By state, the largest concentrations of federal jobs are in California, the District of Columbia, Virginia, Texas and Maryland.

The government traditionally did most of its hiring at entry levels (in federal-speak, mostly general schedule grades 5, 7 and 9) but today it increasingly is looking for midcareer and senior level employees as well.

In addition to permanent, full-time positions, the government also offers part-time, seasonal and temporary work. It also offers various developmental programs which can be a foot in the door and often lead to career jobs.

Know Where to Look, and How -- Almost all applications for federal jobs are now taken online. The main job listing site is USAJobs, www.usajobs.com. Users can search job listings by geography, salary, college major, job title and other factors. The site also has a resume builder function, links to student hiring and other special recruitment programs, and other information.

It's also worth checking the sites of individual departments and agencies, because not every opening is listed on USAJobs. That's especially true of jobs in law enforcement, intelligence and other security-related fields. Many of them have online systems that operate similarly to USAJobs. A comprehensive listing of agencies is at usa.gov http://www.usa.gov/Agencies/Federal/All_Agencies/index.shtml.

When looking at a vacancy announcement, pay special attention to what the agency wants to know about you; it may require information you don't have on your standard resume, such as your military service and a complete accounting of your jobs from the last 10 years. Make sure that goes in with your application. Otherwise, you probably won't make even the first cut.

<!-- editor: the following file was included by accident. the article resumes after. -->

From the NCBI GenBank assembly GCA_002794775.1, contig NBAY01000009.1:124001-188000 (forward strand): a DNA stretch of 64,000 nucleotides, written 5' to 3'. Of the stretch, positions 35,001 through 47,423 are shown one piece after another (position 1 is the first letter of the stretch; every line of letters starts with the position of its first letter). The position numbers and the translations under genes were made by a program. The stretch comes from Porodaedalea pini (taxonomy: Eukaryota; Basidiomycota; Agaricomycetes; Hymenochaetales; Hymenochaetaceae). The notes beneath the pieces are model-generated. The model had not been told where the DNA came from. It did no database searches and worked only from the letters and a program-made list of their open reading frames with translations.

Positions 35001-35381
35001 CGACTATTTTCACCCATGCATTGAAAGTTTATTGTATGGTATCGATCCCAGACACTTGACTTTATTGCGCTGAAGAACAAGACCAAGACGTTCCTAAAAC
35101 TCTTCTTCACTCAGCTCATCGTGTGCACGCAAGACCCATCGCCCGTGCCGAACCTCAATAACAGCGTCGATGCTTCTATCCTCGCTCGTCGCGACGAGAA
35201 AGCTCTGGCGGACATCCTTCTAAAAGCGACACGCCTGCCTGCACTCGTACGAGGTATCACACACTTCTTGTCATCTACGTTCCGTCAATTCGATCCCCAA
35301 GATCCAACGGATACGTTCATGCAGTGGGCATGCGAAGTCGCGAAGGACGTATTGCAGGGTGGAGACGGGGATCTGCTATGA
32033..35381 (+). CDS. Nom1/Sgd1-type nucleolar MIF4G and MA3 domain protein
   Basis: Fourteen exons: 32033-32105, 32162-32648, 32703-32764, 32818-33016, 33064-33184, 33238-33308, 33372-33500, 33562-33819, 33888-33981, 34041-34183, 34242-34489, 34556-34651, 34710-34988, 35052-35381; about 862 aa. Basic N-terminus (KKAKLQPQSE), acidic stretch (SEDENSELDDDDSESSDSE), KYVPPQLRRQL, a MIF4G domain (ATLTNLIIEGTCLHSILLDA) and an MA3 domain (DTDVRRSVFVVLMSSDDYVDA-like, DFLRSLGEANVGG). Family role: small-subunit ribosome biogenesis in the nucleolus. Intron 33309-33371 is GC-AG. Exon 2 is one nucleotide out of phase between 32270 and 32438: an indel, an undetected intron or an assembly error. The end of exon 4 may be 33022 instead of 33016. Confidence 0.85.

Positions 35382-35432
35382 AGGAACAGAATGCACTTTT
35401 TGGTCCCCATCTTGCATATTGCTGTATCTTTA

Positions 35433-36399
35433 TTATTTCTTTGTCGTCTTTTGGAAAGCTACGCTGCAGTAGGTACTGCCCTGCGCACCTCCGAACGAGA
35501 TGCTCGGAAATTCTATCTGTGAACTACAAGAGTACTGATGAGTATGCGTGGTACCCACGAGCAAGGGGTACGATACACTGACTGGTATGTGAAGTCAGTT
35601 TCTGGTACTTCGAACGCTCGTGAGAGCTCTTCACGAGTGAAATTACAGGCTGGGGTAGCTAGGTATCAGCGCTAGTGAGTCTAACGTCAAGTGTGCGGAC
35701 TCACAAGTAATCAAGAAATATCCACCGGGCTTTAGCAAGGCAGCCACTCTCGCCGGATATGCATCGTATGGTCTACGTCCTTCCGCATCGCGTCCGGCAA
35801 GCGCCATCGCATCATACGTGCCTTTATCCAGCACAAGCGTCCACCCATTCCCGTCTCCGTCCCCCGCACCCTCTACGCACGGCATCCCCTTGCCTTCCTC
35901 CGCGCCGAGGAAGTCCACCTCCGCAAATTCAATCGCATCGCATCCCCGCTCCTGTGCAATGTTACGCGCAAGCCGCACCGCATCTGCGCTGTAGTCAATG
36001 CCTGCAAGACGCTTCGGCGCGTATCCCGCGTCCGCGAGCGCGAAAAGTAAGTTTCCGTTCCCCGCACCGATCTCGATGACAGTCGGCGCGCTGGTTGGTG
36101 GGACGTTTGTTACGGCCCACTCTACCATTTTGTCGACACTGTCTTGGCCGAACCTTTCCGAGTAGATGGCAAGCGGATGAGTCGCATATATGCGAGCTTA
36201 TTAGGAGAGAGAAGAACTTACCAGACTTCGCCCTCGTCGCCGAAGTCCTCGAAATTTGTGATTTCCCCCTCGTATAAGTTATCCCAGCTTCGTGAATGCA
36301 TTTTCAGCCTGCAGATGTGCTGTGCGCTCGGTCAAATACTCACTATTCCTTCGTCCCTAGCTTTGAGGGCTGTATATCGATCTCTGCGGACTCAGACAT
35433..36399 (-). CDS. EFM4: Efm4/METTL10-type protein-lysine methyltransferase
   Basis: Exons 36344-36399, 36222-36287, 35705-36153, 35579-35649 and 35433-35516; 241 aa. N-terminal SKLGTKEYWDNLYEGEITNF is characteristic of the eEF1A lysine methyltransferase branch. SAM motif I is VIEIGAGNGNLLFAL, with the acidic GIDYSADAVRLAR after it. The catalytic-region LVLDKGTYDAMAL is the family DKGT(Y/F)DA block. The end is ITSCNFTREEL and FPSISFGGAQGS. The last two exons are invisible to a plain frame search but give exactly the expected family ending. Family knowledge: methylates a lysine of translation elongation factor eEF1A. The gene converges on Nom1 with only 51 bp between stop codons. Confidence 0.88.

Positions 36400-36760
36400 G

Know How to Apply -- Applying for a federal job is a different experience than applying with other employers. Elsewhere, it might just be a matter of reading the announcement, deciding if you're qualified enough and sending a cover letter and resume. With government jobs, it's crucial to match your resume to the announcement.

"Using a boilerplate resume probably will not get you referred to a supervisor. You need to study the duties section to see what is involved in the job and look at the qualifications that describes the experience you have to have. That experience needs to be in your resume, very clearly stated," says Kathryn Troutman, president of The Resume Place, Inc., www.resume-place.com, which offers resume writing and other federal job search services.